In the present case, the elements of the charged crime were contained in Jury Instruction No. 14.(4) The court's Jury Instruction No. 17 merely defined the third element the government was required to prove that Gurule intended to cause death or serious bodily harm:
The third element the government must prove beyond a reasonable doubt in order to convict the defendant of Count I is that the defendant intended to cause death or serious bodily harm. You do not, however, have to find that the defendant actually caused any physical harm.
In some cases, intent is conditional. That is, the defendant may intend to engage in certain conduct only if a certain event occurs. For instance, if a defendant was prepared to shoot the victim of a crime if the resistance of the victim made that necessary, then conditional intent may be found. In this case, the government contends that the defendant intended to cause death or serious bodily harm if the alleged victim refused to turn over their vehicle. If you find beyond a reasonable doubt that the defendant had such an intent, the government has satisfied this element of the offense. The intent of the defendant may be determined from all of the statements made, from all of the acts done, and from all of the facts and circumstances surrounding the case.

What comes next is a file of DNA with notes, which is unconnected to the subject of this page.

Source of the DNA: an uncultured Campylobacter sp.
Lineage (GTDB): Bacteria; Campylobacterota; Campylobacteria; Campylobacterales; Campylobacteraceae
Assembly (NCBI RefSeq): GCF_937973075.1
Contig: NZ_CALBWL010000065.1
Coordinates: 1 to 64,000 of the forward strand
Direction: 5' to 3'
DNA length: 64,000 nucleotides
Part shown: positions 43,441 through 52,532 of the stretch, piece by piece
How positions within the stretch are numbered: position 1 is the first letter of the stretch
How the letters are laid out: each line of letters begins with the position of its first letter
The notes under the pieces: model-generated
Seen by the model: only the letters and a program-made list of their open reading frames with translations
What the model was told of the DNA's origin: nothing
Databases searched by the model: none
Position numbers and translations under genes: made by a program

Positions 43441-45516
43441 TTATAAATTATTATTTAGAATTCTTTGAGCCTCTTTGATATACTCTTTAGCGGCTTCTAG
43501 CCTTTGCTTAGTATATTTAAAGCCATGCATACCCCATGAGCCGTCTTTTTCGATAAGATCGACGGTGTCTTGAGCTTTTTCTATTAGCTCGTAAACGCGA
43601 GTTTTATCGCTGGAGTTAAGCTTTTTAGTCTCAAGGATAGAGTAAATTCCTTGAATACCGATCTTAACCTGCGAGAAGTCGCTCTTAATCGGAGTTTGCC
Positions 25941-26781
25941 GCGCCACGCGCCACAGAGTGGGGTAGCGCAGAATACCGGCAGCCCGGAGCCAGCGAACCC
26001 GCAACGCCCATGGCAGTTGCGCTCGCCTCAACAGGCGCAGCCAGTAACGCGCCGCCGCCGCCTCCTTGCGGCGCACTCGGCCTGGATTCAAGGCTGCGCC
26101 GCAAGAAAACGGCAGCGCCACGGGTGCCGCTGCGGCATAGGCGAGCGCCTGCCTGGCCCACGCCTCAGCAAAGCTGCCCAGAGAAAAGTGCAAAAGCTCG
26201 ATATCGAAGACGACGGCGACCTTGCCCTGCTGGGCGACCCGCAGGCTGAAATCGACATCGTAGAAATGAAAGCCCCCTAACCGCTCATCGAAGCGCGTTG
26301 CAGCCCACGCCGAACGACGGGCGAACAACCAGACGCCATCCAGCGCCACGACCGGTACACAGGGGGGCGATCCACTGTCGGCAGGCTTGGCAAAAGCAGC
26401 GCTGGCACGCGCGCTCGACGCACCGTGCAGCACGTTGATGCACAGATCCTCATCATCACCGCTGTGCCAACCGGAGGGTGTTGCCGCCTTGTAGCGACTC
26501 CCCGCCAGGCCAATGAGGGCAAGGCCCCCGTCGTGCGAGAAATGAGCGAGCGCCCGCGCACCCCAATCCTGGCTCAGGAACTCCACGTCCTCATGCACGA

A conditional intent to kill or cause serious bodily injury is sufficient to establish the intent requirement under the statute. The intent requirement is satisfied when the Government proves that at the moment the defendant demanded or took control over the driver's automobile the defendant possessed the intent to seriously harm or kill the driver if necessary to steal the car.
(ROA, Vol. I, Doc. 30, Instruction No.17 (emphasis in original)).
Thus, the instruction informed the jury that the requisite intent in the third element of the offense may be satisfied by a conditional intent. Nothing in the instruction suggests that the court was introducing a new element to be proven to the jury. Indeed, prior to the last sentence of paragraph 3 in Jury Instruction No. 17, which Gurule claims to require proof of the intent to steal, the court instructed the jury in paragraph 2 of the same instruction as follows:
In this case, the government contends that the defendant intended to cause death or serious bodily harm if the alleged victim refused to turn over their vehicle. If you find beyond a reasonable doubt that the defendant had such an intent, the government has satisfied this element of the offense.